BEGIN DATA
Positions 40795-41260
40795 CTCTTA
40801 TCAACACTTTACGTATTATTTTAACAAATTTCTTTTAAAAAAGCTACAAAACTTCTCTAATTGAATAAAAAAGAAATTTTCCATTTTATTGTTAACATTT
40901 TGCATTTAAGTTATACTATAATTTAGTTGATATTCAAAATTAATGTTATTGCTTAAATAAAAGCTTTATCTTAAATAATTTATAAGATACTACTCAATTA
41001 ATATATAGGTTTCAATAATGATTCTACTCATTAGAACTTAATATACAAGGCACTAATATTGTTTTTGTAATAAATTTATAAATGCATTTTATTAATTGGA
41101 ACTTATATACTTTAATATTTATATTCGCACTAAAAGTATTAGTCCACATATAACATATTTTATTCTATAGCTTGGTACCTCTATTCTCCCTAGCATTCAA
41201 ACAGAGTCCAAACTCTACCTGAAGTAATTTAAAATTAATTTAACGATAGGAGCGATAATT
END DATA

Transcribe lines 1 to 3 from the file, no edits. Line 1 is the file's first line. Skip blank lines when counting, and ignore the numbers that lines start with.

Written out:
Positions 40795-41260
40795 CTCTTA
40801 TCAACACTTTACGTATTATTTTAACAAATTTCTTTTAAAAAAGCTACAAAACTTCTCTAATTGAATAAAAAAGAAATTTTCCATTTTATTGTTAACATTT